Christians at the Border (Part 3 of 3)

immigration 2In Parts 1 and 2 we looked at a number of biblical passages that require God’s people to display a spirit of hospitality to citizens of all nations. I encourage you to peruse, if not carefully study, those as a backdrop to this final post.

But all these “illegals” are breaking the law, right? So what about Romans 13? 

Regrettably, Bill Maher was right when he said, “You Christians have been lawyering the Bible for 2000 years!” The most common way to get the Bible to speak for our self-centered benefit is to lift select passages from their context and make them say what we want them to say. That’s how popes and emperors justified the crusades and Bible thumping bigots supported slavery.

Though I’m no pundit of politics, I do know a little bit about the Bible, and I offer these few principles to contest the notion that Romans 13:1-7 demands that we refuse hospitality to immigrants.

  • The preponderance of passages that require us to be hospitable to outsiders…

I’ve listed above a small sample of passages that indicate the general tenor of God’s heart for the stranger. It fascinates me how we can so readily ignore the vast material in both Testaments concerning immigrants and reduce the argument simply to an issue of legality.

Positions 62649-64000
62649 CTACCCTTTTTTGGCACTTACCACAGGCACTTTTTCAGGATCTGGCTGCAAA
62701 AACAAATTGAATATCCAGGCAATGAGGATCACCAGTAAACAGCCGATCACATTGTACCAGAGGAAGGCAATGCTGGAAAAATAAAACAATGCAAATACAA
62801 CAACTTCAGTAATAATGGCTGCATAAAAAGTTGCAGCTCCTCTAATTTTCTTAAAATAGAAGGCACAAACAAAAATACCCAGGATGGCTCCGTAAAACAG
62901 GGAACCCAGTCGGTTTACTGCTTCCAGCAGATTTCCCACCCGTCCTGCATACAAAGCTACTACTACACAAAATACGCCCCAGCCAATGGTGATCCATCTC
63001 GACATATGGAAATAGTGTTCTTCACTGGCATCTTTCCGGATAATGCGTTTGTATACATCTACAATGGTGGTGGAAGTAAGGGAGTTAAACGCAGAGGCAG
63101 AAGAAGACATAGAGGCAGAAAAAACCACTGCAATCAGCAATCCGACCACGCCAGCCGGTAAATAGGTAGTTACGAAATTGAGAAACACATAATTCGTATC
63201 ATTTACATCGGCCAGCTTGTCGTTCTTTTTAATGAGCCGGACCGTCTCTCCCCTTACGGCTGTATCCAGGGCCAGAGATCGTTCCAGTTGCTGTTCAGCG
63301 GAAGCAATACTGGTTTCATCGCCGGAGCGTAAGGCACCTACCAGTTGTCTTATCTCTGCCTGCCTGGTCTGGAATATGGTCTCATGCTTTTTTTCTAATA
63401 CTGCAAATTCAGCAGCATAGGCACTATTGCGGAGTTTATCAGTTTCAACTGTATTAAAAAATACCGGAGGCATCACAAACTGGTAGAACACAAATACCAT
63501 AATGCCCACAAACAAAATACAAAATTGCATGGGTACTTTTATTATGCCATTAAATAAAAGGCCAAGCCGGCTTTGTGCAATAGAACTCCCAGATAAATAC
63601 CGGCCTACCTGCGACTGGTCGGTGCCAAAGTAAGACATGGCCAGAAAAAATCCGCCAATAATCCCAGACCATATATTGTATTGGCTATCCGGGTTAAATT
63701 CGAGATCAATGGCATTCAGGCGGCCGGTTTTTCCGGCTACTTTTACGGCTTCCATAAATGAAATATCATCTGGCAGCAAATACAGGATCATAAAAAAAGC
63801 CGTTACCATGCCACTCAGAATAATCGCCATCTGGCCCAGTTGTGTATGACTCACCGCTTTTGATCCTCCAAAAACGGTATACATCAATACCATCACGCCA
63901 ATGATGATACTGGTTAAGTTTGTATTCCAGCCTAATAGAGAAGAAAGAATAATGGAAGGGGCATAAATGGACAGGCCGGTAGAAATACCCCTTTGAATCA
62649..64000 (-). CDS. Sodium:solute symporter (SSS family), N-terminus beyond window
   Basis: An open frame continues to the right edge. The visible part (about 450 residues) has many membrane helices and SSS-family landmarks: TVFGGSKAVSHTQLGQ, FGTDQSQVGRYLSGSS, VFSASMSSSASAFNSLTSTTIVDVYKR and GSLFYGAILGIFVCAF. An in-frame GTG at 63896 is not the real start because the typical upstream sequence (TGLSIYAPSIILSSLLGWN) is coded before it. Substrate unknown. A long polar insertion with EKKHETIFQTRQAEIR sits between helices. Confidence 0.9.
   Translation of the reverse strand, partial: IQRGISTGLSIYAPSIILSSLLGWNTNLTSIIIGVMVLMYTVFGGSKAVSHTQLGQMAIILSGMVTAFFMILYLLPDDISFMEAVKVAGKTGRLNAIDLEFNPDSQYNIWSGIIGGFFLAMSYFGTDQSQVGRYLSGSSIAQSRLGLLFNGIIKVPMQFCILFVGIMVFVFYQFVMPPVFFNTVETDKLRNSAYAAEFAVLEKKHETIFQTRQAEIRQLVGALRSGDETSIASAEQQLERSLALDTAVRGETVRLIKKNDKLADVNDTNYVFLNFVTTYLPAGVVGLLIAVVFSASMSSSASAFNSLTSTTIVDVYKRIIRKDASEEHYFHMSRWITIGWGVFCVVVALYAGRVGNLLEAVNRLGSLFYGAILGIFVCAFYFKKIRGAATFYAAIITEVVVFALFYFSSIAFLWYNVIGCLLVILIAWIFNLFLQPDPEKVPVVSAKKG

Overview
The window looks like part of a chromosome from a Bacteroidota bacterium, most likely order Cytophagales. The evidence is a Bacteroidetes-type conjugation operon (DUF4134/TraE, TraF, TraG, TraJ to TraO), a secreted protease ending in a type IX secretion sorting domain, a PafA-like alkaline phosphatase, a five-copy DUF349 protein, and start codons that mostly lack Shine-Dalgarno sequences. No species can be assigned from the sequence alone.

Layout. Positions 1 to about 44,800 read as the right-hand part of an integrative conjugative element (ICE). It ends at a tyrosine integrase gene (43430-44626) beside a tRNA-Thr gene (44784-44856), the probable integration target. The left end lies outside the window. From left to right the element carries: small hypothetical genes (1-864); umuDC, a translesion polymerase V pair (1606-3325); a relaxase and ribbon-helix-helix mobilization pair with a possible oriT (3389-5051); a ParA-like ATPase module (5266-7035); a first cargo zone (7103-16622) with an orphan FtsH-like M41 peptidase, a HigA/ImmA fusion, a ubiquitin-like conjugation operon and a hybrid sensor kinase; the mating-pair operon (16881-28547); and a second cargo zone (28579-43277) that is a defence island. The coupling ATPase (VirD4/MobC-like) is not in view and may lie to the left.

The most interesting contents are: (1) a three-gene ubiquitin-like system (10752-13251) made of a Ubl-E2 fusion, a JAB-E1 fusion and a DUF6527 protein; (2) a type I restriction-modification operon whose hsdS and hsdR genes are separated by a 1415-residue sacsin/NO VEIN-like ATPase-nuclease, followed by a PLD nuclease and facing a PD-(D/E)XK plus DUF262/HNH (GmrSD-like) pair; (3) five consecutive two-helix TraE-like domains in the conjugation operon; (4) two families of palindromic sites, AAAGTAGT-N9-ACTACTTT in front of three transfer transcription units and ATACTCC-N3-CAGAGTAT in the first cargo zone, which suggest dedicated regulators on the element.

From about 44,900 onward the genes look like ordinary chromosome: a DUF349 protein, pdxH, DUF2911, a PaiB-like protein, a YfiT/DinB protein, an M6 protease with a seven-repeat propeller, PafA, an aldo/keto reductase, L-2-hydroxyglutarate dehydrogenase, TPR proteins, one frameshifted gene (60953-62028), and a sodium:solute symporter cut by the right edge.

“If one begins with a biblical orientation that includes the centrality of the importance of the immigrant as made in the image of God, if one can appreciate how pervasive migration experiences are to the history and faith of the people of God, if Old Testament law projects an ethics of compassion, and if the thrust of Jesus’s ministry and the New Testament as a whole is to love the outsider and be hospitable, then the inclination is to be charitable to the immigrant in the name of God and Christ.”  Daniel Carroll

  •  How we respond to unjust laws…

Yes, undocumented immigrants have broken the laws of the United States to either sneak inside our borders or overstay their visa. But has the U.S. itself broken God’s higher laws by exploit­ing those immigrants, denying them their rights, and refusing to help them in their need?